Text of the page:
Ekklesia 360 sees 2015 as a year of enhanced connectivity. Here are 5 church website design trends that will change the way people interact with your church’s website.
5 Design Trends for Church Websites
Scrolling, single page, and parallax design are trending for a reason. These design elements create an atmosphere that allow visitors to experience rather than merely click through mundane tabs. Instead of trying to make sure every critical piece of content is above the fold, now you can tell a story and be liberated knowing that people are visiting your site ready and willing to scroll.
One of our favorite examples of this storytelling approach on church websites is The Village Church’s new site. Visitors are naturally directed down the page by captivating imagery and current content. The new visitor is met with key location information as they scroll down to find resources, events, and stories of changed lives.
In a time when we are met with endless options, it is easy to see how helpful personalization on the web can be. I recently encountered this during a Christmas online shopping session for my nieces and nephews. The “You May Also Like” feature made it incredibly easy to find gifts relating to what I was already looking for. The information I entered caused even more relevant information to rise up out of the noise. Take a moment to think about the possibilities for your church’s website. Your audience is not looking for that perfect toy, but they are searching. Why not make it easier? Personalization can help create connections to ministry that someone new to your church may not have even knew existed.
Your audience is not looking for that perfect toy, but they are searching. Why not make it easier?
One recent project paving the way in personalization is the Episcopal Diocese of Washington (EDOW). EDOW has over 80 active churches with relevant news, resources and events. Visitors to the EDOW site simply need to self-select from a drop-down list, and enter their zip code to receive relevant information throughout the site. Using cookies, the EDOW site takes these selections and updates the featured news and events items to match the visitor’s criteria.
We dream of families visiting their church’s site and immediately seeing their small group’s study questions for the week, information for their child’s next youth event, or a new blog post from the missionary they support.
Internet browsing on phones and tablets is ever increasing. To meet this need, Ekklesia 360 has been almost exclusively designing responsive sites for several years. Pinching and zooming is for maps. Responsive church websites should be accessible on whatever device you are using. We feel this is so critical to a successful site that we removed all non-responsive designs from our e360 Themes. One of our latest designs, Faber, works great on everything from a phone to a 27” monitor.
Interested in seeing how your site looks on mobile devices? Check out the Responsinator.
Just type your website into the box on the upper left hand corner and hit "Go." In a few seconds, you'll see what mobile visitors will see when they come to your site.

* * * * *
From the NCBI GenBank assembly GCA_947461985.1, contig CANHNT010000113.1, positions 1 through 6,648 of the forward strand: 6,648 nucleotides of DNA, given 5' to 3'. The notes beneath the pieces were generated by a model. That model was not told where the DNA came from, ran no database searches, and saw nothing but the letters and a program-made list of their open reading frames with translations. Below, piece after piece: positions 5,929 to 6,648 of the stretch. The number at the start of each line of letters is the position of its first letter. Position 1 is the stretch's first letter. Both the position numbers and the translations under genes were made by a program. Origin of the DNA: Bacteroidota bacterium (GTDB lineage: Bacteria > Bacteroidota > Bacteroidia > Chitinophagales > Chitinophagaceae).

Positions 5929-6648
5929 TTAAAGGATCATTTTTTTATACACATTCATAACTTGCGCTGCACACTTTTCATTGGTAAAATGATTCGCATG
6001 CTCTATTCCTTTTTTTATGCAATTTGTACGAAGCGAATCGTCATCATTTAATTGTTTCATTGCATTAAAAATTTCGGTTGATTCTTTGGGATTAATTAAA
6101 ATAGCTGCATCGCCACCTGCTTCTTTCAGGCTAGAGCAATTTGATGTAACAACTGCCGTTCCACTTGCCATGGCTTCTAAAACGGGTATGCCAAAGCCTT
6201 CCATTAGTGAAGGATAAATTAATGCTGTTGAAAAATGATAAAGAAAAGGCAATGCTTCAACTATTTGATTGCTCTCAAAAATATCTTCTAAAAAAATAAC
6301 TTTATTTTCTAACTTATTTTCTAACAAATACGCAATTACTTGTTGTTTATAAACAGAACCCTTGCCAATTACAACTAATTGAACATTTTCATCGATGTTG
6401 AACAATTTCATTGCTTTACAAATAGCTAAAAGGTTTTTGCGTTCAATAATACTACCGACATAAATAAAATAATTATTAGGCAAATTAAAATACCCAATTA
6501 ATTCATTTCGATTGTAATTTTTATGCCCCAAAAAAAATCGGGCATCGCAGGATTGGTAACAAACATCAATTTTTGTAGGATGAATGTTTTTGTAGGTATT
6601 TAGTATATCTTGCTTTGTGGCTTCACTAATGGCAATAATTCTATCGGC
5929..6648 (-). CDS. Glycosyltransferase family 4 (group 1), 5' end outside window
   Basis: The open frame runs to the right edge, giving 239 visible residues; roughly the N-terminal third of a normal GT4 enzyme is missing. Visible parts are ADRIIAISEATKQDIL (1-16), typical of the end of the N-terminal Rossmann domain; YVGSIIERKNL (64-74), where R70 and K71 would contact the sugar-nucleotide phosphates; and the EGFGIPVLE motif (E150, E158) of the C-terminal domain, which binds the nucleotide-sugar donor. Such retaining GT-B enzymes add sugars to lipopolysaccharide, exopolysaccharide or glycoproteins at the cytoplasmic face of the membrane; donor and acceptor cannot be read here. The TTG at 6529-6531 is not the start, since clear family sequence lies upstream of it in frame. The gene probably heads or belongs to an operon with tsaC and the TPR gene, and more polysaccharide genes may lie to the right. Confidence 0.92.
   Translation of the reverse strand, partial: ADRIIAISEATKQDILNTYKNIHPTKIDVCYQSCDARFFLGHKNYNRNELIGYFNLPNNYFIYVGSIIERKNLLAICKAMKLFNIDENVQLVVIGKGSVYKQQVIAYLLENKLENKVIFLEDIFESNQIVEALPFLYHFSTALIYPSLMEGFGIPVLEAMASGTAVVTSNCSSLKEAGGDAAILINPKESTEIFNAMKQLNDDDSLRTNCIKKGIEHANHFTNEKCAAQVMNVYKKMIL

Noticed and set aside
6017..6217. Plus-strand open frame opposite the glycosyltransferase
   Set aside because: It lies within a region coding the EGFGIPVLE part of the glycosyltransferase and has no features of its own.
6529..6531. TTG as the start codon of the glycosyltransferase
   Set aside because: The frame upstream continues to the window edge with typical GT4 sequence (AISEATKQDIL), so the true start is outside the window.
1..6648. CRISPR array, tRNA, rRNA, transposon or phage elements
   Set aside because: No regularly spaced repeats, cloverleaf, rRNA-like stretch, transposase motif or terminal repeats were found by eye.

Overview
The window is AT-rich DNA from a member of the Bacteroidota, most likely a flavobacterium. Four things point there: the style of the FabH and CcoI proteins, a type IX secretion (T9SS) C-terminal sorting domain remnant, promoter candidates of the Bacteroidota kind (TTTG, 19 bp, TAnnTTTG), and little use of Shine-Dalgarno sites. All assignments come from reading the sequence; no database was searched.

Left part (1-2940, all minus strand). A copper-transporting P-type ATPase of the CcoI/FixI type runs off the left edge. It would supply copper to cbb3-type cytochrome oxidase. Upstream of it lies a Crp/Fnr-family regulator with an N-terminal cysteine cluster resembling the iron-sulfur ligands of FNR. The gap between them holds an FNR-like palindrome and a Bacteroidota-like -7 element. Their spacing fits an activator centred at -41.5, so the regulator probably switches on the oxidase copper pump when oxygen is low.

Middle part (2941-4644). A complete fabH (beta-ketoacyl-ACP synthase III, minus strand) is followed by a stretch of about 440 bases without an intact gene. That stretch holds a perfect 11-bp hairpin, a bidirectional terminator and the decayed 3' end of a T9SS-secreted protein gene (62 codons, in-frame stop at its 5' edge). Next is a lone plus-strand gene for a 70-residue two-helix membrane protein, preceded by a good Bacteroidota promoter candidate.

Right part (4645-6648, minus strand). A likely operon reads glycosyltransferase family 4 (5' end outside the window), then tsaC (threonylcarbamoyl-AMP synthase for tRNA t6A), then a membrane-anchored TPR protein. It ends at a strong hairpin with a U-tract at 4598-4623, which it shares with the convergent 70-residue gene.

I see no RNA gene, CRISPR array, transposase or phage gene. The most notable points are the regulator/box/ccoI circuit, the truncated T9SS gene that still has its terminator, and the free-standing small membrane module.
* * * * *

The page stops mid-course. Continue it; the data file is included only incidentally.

Clear Next Steps
Creating clear next steps is the best way to start getting ministry results through your church’s website. Getting creative with design will allow you to direct the focus and increase awareness of visitors and engaged church members alike.
God has called you to lead and guide the people who come to your church. By setting up clear next steps, you're able to move people into deeper levels of engagement. Without them, people can easily get lost or distracted.
AJ Fenlason | Strategist
Fellowship Little Rock has two quick ways to get to their “Get Connected” page. Once on the page, a welcoming video and brief content gives an introduction to the church, and 4 personalized calls to action lead visitors to deeper engagement. Each “step” in getting connected is incredibly clear and inviting.
Cottonwood Creek’s "Missions" page provides information about missionaries the church supports and opportunities to get plugged in with missions work. While learning “About” missions, site visitors are met with a bold call to “Find Opportunities” at Cottonwood. Clicking that link takes the user to a pre-filtered event list.
We know how much the communication schedule of a church can vary from one month to the next. The typical church calendar has seasons of key content focus. Having a large area on the homepage dedicated to events can be really frustrating during a season with less on the calendar. Likewise if you are promoting the new church blog, it would be great to have it immediately grab your audience's attention.
A church website’s design needs to consistently represent the life of the church and act as a sort of snapshot. Flexibility is necessary to show what’s current, what to expect and how to get involved.
Eagle’s Landing has a bright and modern home page design that can easily be updated to meet their content needs. Everything from the image rotator down to the newsletter signup is optional. There are seven areas that can be placed on the homepage to quickly bring the focus from an event to the latest message or a call to action.
A church website’s design needs to consistently represent the life of the church and act as a sort of snapshot.
We’ve been working hard to bring this functionality to our latest e360 Themes. Here are some of our favorite examples.
e360 Theme L'Engel
Bay Area First Baptist, Athens First United Methodist Church, and Christ The King Church Bellingham.
e360 Theme Hoornbeek
KCM, Christ Church Southampton, and Gateway City Church.
Let’s make 2015 the year that your church’s website greets new visitors with welcoming information and becomes part of your congregants daily online routine!